And you know and I know, the Al Sharptons and the Black Panthers, they're not going to sit down. They are going to try to set, you know, every city on fire with the police. With that happening, plus the militarization of our police, how do you balance that? How do you fix what's going on there?

RICK: Well, I think it starts at the very top. You start sending, you know, a powerful message out that we'll be number one, a rule of law. And these kinds of activities that are clearly illegal, clearly outside of the bounds of decency and the rule of law, they're not going to be accepted. And, you know, that's the first marker you put in place. And the second one is, I mean, I believe we can have a conversation in this country about how you address a lot of the -- what's perceived to be the -- the inequities in this country and, you know, my home state, for instance, I think did a great job of dealing with the issue of young men and women, individuals who nonviolent drug-related events that were being sent to prison for long periods of time. And we put drug courts into place in Texas. Drug courts into place. Actually we had prostitution courts and veterans courts on the back end of that. But in '07, we put into place drug courts, where we gave judges the opportunity, the flexibility, if you will, to deal with the nonviolent drug-related offenses, rather than throwing them in jail and throwing the key away, which was kind of the standard operating procedure back in the '90s. And people who gave up hope, we gave them options of treatment, shock probation. And instead of destroying young people's lives, they were given a second chance, if you will. And I would suggest to you that that's one of the conversations we need to have all across the country. Where those people who think -- and may have a righteous position, that these young people have been put in to bad positions. To give them their life back. We closed down three prison units over the last four years, saved $2 billion in taxpayer money. That's smart on crime, Glenn.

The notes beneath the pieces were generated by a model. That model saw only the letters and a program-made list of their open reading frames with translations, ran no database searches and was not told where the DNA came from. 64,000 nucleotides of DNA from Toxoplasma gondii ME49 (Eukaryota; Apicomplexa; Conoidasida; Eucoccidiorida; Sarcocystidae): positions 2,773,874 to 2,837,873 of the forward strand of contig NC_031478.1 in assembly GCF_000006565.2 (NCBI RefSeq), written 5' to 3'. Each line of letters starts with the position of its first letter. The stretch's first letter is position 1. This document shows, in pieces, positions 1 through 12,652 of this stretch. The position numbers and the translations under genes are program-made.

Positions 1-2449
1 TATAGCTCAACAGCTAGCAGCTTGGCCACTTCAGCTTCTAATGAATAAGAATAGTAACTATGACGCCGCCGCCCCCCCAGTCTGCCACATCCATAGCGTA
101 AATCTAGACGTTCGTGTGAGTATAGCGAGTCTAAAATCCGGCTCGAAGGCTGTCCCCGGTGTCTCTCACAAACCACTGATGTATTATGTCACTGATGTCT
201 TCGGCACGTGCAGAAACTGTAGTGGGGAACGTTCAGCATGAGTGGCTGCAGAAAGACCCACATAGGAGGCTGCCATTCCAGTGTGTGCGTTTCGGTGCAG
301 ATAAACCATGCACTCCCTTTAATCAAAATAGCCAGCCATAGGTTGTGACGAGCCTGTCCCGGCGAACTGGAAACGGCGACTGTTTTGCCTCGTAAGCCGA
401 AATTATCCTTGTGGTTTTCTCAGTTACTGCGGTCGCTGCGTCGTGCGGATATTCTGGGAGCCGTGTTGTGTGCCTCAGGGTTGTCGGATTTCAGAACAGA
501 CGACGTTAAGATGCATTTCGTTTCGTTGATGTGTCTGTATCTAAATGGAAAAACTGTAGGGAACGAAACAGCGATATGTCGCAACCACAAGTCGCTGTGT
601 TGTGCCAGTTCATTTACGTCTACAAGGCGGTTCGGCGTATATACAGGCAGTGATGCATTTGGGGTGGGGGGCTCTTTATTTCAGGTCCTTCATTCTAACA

GLENN: You also have, however, a frightening thing happen that I've never seen in my lifetime. A growing distrust of the government from people who are usually waving the flag and very pro America and pro government. I don't know if we ever should have been pro government. But people that generally have trusted the government. We had operation Jade Helm. And you know, I mean, that took law-abiding normal citizens, a lot of people saying, wait a minute. What's going on? Is the government going to try to take over Texas? I mean, some crazy things are happening now because we don't trust each other.

RICK: Yes. Here's the interesting -- I think -- and if you put an individual, and I'll use myself. You know, I haven't announced for the presidency. But if I did. Let's say if I were to become the president of the United States, I think there will be a clearly change of attitude towards that office, what comes out of that office, the messaging that comes out of that office, that clearly puts America back on the course -- I hope people always question government. They should. Our Founding Fathers sent us that message that we ought to question government. But don't question your military. Don't question the men and women who have put their hands up and sworn this oath to our Constitution to defend this country. And to know that there is someone there who truly wants to get this country back on track to get America being America again, where our allies trust us, and they know this is a place that is going to be standing with us. That has the ability economically to get this country back on track, domestically strong from the standpoint of bringing manufacturing back. Lowering the corporate tax rate. Giving people the opportunity to have the dignity of a good job. But also, that allows the resources to come back into this country that can build our military back -- in fact, we have the smallest military -- excuse me -- the smallest army that we've had since 1940, Glenn.